In the last few verses of The Parable of the Prodigal Son, the older son and the father speak about the younger (and “prodigal”) son who has just returned home.
Now his elder son was in the field. As he came near to the house, he heard music and dancing. He called one of the servants to him, and asked what was going on. He said to him, “Your brother has come, and your father has killed the fattened calf, because he has received him back safe and healthy.” But he was angry, and would not go in. Therefore his father came out, and begged him. But he answered his father, “Behold, these many years I have served you, and I never disobeyed a commandment of yours, but you never gave me a goat, that I might celebrate with my friends. But when this, your son, came, who has devoured your living with prostitutes, you killed the fattened calf for him.”
He said to him, “Son, you are always with me, and all that is mine is yours. But it was appropriate to celebrate and be glad, for this, your brother, was dead, and is alive again. He was lost, and is found.” (Luke 15:25–32)
As a child do you remember taking the position that you were being treated unfairly? That a bratty younger sibling or maybe a bratty classmate was receiving the treatment you felt you deserved? Or maybe as an adult you've experienced something similar, a lazy coworker received accolades while you went unnoticed for all your steady hard work. How did these situations make you feel? A world-famous artist captured this perfectly, I think, in the masterpiece below. [NOTE: By “A world-famous artist,” “captured this perfectly,” and “masterpiece” I actually just mean “I,” “tried to draw this,” and “doodle,” respectively.]
You felt angry, right? I know I did. It also made me feel small and unappreciated and like I wasn't special. Unfortunately for parents, it's hard to respond to a child who feels slighted and approaches the subject angrily, especially when the child blames the parent; the natural reaction to being blamed for doing something you don't believe is wrong is to become defensive. Maybe you've heard some of these responses before:
- “Well, I've got news for you: Life isn't fair.”
- “I don't want to hear another word. Go to your room!”
- “Why you ungrateful little….”
Do these responses really assuage your anger? Do they help you understand the situation a little better, help you come out of yourself enough to see the situation for what it is and not only how it makes you feel? The first response suggests that, Guess what, kid, you'll be feeling this way all your life. So deal with it. Perhaps life isn't fair, but does that proverb comfort the child and help him understand that he is still wanted and accepted? Does it teach him that others are also wanted and accepted? Probably not. The second response outright dismisses the child's feelings, leaving him to work them out on his own. The takeaway from this would probably be It doesn't matter what I feel because no one listens to me. Also not very helpful. The third response is a case of fighting fire with fire. The child approaches the situation angrily and the parent snaps back angrily. Accusations fly: The parent is being unfair and the child is being ungrateful. This response only makes the child feel worse about the whole situation.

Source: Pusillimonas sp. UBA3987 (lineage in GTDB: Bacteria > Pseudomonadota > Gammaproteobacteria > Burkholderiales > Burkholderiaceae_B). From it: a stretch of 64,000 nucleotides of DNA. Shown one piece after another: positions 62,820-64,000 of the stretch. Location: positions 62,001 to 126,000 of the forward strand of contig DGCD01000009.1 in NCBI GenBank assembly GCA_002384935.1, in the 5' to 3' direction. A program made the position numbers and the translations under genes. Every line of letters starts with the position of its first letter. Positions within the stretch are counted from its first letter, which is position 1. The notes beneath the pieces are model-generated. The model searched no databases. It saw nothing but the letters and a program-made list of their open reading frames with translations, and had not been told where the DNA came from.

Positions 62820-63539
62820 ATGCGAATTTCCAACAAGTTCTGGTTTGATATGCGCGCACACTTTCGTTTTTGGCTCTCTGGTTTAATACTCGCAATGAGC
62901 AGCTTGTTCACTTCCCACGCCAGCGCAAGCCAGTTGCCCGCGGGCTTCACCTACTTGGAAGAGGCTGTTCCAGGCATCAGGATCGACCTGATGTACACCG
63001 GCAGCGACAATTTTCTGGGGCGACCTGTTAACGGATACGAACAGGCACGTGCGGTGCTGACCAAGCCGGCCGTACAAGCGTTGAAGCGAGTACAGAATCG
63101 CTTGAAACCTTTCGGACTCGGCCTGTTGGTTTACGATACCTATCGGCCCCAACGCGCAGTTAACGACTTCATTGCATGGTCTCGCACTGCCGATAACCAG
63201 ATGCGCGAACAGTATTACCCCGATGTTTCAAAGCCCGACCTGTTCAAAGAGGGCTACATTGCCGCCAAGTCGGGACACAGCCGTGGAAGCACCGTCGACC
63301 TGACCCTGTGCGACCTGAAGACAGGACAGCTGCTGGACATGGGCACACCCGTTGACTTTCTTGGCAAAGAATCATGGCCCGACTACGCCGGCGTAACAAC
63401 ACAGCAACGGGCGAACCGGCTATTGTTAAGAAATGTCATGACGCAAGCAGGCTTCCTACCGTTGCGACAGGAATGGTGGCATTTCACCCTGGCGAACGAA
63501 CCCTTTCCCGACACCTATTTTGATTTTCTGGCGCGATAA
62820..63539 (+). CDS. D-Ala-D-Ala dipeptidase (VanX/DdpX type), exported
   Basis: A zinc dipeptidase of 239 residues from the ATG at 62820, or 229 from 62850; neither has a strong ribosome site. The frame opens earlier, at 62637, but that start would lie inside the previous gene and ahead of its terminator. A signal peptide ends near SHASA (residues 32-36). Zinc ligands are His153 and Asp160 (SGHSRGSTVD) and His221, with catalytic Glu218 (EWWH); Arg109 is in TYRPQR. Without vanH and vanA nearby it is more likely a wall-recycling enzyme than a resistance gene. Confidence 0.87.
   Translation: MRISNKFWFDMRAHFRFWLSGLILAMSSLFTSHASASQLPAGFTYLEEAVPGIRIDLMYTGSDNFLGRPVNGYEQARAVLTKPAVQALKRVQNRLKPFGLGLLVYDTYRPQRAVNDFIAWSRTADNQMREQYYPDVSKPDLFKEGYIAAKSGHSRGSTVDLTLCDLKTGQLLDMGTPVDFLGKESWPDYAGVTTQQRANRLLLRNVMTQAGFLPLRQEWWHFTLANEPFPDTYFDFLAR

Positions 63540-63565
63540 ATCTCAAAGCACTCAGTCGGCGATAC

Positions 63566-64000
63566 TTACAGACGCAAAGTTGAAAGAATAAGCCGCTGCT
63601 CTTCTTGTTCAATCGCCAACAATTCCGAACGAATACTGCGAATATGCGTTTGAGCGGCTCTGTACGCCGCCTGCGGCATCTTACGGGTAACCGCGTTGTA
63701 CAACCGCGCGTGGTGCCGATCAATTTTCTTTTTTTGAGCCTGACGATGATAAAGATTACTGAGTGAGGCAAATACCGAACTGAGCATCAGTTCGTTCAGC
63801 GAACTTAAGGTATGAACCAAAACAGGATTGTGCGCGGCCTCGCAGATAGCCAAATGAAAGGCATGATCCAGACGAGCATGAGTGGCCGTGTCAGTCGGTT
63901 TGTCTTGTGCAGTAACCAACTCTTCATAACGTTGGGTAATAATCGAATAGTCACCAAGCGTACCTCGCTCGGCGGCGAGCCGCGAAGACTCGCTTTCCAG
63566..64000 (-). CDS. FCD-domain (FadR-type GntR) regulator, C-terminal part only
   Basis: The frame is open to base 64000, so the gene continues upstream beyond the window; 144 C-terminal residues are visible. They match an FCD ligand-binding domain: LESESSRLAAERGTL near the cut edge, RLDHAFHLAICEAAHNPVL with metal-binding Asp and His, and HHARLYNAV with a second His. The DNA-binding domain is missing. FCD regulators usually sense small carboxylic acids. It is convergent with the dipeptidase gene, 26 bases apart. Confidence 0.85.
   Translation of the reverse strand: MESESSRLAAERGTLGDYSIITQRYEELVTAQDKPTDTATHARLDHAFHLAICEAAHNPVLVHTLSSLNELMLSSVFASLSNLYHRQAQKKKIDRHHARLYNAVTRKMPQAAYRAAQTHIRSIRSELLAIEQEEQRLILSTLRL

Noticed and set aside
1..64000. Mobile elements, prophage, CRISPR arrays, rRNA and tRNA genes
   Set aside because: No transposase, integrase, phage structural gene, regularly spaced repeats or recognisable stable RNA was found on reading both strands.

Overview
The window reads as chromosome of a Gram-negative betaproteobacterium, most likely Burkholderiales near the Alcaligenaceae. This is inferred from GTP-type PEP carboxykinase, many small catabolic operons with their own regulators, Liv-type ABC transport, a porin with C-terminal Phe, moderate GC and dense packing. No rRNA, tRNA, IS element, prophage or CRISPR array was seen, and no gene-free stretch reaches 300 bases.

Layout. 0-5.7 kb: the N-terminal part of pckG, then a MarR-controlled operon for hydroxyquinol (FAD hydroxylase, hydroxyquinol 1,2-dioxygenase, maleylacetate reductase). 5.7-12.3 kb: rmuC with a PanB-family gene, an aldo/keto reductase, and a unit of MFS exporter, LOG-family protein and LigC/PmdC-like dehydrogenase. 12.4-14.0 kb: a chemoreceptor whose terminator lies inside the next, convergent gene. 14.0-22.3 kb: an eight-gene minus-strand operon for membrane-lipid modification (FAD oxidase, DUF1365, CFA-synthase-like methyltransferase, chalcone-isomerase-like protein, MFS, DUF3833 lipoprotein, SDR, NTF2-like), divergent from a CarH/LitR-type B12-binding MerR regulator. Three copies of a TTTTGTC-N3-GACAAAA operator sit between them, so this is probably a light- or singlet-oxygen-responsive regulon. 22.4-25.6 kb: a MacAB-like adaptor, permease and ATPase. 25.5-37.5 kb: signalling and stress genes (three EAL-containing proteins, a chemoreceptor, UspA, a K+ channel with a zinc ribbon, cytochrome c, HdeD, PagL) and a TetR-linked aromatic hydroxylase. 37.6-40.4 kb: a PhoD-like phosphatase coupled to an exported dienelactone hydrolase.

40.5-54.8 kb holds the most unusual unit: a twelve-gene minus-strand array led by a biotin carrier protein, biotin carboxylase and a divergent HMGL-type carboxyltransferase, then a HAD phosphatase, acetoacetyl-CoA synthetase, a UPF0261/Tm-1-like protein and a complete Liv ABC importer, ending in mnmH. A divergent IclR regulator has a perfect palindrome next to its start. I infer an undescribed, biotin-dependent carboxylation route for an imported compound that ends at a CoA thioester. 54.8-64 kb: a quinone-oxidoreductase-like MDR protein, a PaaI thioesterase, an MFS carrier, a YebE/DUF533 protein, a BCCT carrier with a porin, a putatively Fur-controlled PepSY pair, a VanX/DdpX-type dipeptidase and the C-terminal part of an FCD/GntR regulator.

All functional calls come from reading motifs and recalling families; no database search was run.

The Father in Jesus's parable handles the interaction with his older son thoughtfully. He listens to his son as he expresses how the situation makes him feel. Instead of being caught up in his own emotional reaction, the Father does not condemn the older son's feelings, but he affirms his relationship with his older son. The Father acknowledges that this son will always be with him and all that he has belongs to him also. To me this is an image of comfort as he quiets the anger of his older child. There is a lesson for the older son to learn in this experience too. It was good for the Father to celebrate and be glad that his younger son had returned home. The Father's reaction was not about which son he liked more; it only had to do with the safe return of his younger son. Without dismissing his older son's feelings, the Father tried to help the older son understand the situation for what it was and not only how it made him feel. What an understanding, patient, and sensitive heavenly Father we have! For in the intensity of our feelings, whether they are just or not, he holds us close to him and will not dismiss us.
Scripture quoted from the World English Bible. The World English Bible is in the Public Domain. That means that it is not copyrighted. See copyright information here: https://www.biblegateway.com/versions/World-English-Bible-WEB/#copy.